Reading and watching

This month, I finished seventeen books —

seven novels:

Where They Found Her (Kimberly McCreight; 2015. Fiction.)
The Hidden Child (Camilla Läckberg; 2014. Fiction.)
Wonder (RJ Palacio; 2012. Fiction.)
The Easter Parade (Richard Yates; 1976. Fiction.)
The Elementals (Michael McDowell; 1981. Fiction.)
I’m Thinking of Ending Things (Iain Reid; 2016. Fiction.)

one play:

The Merchant of Venice (William Shakespeare; 1599. Drama.)

one collection of short stories:

Dubliners (James Joyce; 1914. Fiction.)

two non-fiction titles:

The Curse of the Good Girl (Rachel Simmons; 2009. Non-fiction.)
Lab Girl (Hope Jahren; 2016. Non-fiction.)

and six works of graphic fiction:

Huck, Volume 1 (Mark Millar; 2016. Graphic fiction.)
Kill Shakespeare, Volume 3: The Tide of Blood (Conor McCreery Millar; 2013. Graphic fiction.)
Fell, Volume 1, Feral City (Warren Ellis; 2007. Graphic fiction.)
Injection, Volume 1 (Warren Ellis; 2015. Graphic fiction.)
Trees, Volume 1 (Warren Ellis; 2015. Graphic fiction.)
Skim (Mariko Tomaki; 2008. Graphic fiction.)

Right now, I’m in more of a watching mood than a reading mood, though. Does that ever happen to you? This afternoon, I’ve been watching the birds in our yards. We’ve had a lot of success with our latest food and feeder configuration: hummingbirds, orioles, and goldfinches, oh, my! Many of the regular visitors have been by, too — jays, cardinals, mourning doves, robins, cowbirds, house finches, black-capped chickadees, red-bellied and downy woodpeckers, and a few grackles, starlings, and house sparrows. And, of course, the Cooper’s hawks. So busy out there!

Now I am toying with watching Episode 4 of Mr. Robot. Gosh, is that a terrific show! Earlier this weekend, my daughters and I watched The Merchant of Venice with Al Pacino as Shylock. It was my second time, and it was just as excellent as the first. We will see the Shakespeare’s Globe production with Jonathan Pryce as Shylock at the Chicago Shakespeare Theater soon, and I so enjoy comparing various interpretations. The three of us are also watching The X Files. We’ve made it to Episode 9 of Season 9, and we think we will finish before they move to their university residence. That said, all of us agree that the show’s reputation outstrips its content, which how we also felt about Buffy the Vampire Slayer. Shrug. Not every program can be Slings & Arrows or LOST, though, right?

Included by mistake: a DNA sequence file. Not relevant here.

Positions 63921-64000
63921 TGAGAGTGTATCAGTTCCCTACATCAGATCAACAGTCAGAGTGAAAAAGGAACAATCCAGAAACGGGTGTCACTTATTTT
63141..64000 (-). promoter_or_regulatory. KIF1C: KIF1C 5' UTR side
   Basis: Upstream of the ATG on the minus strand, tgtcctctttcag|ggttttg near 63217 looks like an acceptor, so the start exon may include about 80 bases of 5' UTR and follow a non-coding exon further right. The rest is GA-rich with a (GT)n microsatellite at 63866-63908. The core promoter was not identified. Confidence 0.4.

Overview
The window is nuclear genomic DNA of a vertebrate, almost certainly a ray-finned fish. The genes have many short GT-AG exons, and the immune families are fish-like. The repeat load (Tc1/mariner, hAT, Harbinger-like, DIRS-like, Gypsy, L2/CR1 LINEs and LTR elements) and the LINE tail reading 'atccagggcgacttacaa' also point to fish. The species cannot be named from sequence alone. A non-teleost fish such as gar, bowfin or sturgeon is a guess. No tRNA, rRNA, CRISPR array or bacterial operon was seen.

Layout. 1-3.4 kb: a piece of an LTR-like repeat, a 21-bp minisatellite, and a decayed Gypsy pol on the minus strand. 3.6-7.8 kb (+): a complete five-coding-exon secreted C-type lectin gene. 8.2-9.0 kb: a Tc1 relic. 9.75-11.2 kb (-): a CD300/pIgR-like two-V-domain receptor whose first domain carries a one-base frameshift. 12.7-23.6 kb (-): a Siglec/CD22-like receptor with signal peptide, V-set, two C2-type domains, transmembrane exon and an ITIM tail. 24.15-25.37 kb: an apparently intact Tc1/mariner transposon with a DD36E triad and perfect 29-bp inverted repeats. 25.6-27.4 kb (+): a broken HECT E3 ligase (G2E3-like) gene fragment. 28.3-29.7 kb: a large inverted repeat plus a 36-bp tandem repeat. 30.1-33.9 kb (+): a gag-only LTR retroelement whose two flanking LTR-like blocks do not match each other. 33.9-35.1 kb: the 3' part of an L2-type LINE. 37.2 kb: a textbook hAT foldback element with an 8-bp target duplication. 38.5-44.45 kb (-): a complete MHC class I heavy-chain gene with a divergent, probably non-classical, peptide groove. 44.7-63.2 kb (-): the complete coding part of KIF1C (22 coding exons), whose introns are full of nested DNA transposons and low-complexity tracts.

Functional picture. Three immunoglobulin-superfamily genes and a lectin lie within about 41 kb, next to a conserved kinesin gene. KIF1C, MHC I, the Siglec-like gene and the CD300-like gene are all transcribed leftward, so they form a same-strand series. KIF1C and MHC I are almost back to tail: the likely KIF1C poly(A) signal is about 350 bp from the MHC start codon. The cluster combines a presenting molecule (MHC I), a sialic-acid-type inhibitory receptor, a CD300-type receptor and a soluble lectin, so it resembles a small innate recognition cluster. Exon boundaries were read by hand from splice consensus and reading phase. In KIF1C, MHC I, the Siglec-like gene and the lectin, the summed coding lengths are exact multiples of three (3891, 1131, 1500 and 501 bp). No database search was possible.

Speaking of watching things for a second time, I saw The Dead again this week. The closing paragraph of Joyce’s story is one of my favorites in all of literature, so it was with much scoffing that I first approached Huston’s film nearly thirty years ago. Of course the book will be better, I maintained. How could I have known that it would actually render the story a permanent part of my imagination? Both faithful to its source material and a work of its own many merits, the film draws much of its strength from flawless performances from the entire cast. It also benefits from meticulous attention to period detail and a score that is a character itself. Rewatching the film, I was reminded of its perfection, particularly the emotionally shattering redefinition of the Conroy marriage that occurs in the final scene.

Before I settle in with Mr. Robot I think I will assemble my proposed TBR stack for August. I already own a few of the books on the Man Booker Prize long list, and Lab Girl (which was good, really, but does anyone else wish that all of that imagination and talent had been mixed with less angst and whine?) made me pine for an upbeat if not stoic science memoir, and the Abbott book arrived last Tuesday… I’m off to assemble my pile.

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